Why theatre should make us uncomfortable

Shouldn’t a night at the theatre be all about enjoyment and entertainment? Why should we go and see theatre that challenges us, that is uncomfortable to watch?

Greg Wohead - The Ted Bundy Project (image credit Rod Farry)

For the same reason that we love scary films or roller coasters. They make us feel. They are physical experiences, they are visceral, they pull on deep fundamental human feelings. We enjoy experiences that wake us up, make us react, remind us that we are alive. If living is a series of experiences, good and bad, transitory and fundamental, it is the strong experiences that stay with us,  rather than the fleeting, short-lived ones.

Theatre is inherently about the human condition. As with all live performance, the human being is inevitably present, and so lends a layer of meaning. We see ourselves reflected back in the people in front of us. As writer Lakeisha reminds us in her recent article, theatre is about communicating something to an audience, and that audience is a group of human beings who share the same fears, concerns, needs and dreams in life.

So theatre often ends up exploring the nature of what it means to be human, what motivates us, makes us cry, laugh, squirm, and it often asks difficult questions. it raises issues that feel challenging, asking those questions and raising those issues through live performance, with a direct connection to the audience, makes them all the more uncomfortable, and all the more visceral.

Two theatre shows coming up at South Street Arts Centre do exactly this. Chris Thorpe’s Confirmation explores the beliefs we hold, the politically correct and incorrect, the controversial and the uncomfortable. There is no fourth wall in this show, it is a direct engagement with its audience and it asks them difficult questions outright, without hiding, without skirting around the edges of something tricky. It demands that we question ourselves, and what we believe, or rather, what we think we believe.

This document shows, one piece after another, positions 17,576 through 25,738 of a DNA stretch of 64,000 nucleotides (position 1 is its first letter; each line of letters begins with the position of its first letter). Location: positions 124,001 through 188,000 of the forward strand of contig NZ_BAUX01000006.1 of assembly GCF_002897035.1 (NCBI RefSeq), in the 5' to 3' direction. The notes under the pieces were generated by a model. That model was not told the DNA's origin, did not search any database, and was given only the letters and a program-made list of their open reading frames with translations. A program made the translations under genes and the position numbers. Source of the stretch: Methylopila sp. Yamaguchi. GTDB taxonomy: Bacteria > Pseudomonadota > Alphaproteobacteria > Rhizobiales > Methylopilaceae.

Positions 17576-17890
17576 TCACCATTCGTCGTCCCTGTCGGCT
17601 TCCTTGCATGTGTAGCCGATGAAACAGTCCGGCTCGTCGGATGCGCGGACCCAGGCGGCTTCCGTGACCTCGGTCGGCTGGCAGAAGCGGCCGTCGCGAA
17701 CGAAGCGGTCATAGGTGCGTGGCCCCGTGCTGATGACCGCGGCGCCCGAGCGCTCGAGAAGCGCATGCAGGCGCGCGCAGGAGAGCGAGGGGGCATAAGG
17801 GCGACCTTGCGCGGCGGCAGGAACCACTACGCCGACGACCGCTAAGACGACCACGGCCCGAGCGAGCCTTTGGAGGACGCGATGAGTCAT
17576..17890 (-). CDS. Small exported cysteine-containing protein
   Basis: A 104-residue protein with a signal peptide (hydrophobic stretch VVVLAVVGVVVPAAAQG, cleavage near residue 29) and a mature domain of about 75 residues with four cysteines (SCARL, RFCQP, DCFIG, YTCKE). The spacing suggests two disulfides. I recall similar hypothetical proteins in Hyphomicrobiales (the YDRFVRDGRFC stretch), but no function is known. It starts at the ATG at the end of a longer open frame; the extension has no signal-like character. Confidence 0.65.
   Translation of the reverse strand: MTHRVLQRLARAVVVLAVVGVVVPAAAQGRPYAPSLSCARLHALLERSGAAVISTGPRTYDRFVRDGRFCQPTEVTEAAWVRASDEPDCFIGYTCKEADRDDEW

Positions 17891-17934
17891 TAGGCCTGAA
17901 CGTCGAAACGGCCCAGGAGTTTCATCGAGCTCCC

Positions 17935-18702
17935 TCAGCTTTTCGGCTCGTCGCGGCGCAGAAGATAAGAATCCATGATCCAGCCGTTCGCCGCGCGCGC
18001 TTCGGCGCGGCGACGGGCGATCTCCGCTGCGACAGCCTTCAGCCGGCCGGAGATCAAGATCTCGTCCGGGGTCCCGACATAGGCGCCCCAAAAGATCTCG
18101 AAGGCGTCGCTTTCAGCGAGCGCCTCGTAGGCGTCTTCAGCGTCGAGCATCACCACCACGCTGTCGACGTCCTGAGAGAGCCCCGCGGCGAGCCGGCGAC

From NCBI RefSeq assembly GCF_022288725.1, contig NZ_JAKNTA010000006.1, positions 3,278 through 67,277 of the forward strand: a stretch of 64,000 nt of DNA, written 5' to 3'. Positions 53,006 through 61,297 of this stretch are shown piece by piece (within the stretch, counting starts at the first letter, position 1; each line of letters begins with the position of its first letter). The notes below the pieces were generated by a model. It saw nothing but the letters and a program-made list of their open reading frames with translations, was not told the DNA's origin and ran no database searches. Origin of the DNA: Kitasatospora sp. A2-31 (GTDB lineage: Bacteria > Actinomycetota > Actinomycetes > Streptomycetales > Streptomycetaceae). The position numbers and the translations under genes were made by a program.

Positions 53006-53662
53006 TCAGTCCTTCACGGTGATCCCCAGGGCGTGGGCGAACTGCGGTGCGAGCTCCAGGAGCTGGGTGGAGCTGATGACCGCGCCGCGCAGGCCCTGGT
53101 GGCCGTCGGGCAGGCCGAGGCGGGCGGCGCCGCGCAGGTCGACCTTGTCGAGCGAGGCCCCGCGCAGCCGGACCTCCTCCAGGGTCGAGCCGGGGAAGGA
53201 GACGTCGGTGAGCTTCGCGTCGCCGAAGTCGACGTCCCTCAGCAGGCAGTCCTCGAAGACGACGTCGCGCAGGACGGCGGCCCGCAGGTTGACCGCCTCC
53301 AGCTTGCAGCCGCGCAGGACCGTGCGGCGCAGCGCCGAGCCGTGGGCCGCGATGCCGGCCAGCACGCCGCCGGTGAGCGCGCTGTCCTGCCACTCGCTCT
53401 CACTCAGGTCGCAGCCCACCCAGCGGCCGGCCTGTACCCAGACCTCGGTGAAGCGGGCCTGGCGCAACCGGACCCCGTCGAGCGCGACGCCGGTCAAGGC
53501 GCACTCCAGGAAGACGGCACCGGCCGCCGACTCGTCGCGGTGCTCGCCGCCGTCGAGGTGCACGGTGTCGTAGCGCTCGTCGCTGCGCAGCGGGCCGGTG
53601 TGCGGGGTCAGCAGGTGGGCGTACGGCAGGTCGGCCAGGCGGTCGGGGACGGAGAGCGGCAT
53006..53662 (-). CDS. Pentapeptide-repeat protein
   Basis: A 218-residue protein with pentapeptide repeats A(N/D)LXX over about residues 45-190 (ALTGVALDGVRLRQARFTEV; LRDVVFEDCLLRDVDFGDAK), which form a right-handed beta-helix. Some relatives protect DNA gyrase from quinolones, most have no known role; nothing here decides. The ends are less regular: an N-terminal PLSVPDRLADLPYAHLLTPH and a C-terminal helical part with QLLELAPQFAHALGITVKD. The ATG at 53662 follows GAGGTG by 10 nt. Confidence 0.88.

Greg Wohead’s piece The Ted Bundy Project is equally challenging, but for very different reasons. It forces us to come face to face with the extremes of human capability. Ted Bundy was a rapist, murderer and necrophile, the ultimate portrait of what we would consider a ‘monster’. Hearing Ted Bundy talk on his confession tapes, it is both repellent and utterly compelling. Just as a horror film might make us want to hide our eyes, there’s something somewhere deep inside us that is fascinated at the same time.

As Chris Thorpe’s piece expresses, we mustn’t shy away from the difficult conversations, or the darker side of human nature, it is all part of the life and the world around us. We must walk bravely towards it, in order to experience something truly engaging. This is theatre you can feel, it stays with you. It is a lasting experience, not a fleeting laugh or a forgettable entertainment. This is theatre that resonates with the very core of what it means to be human. It may even change you a little. Be brave, it’ll be worth it.

 

Confirmation by Chris Thorpe is on at South Street Arts Centre on Saturday 25th April and The Ted Bundy Project by Greg Wohead is on Thursday 14th May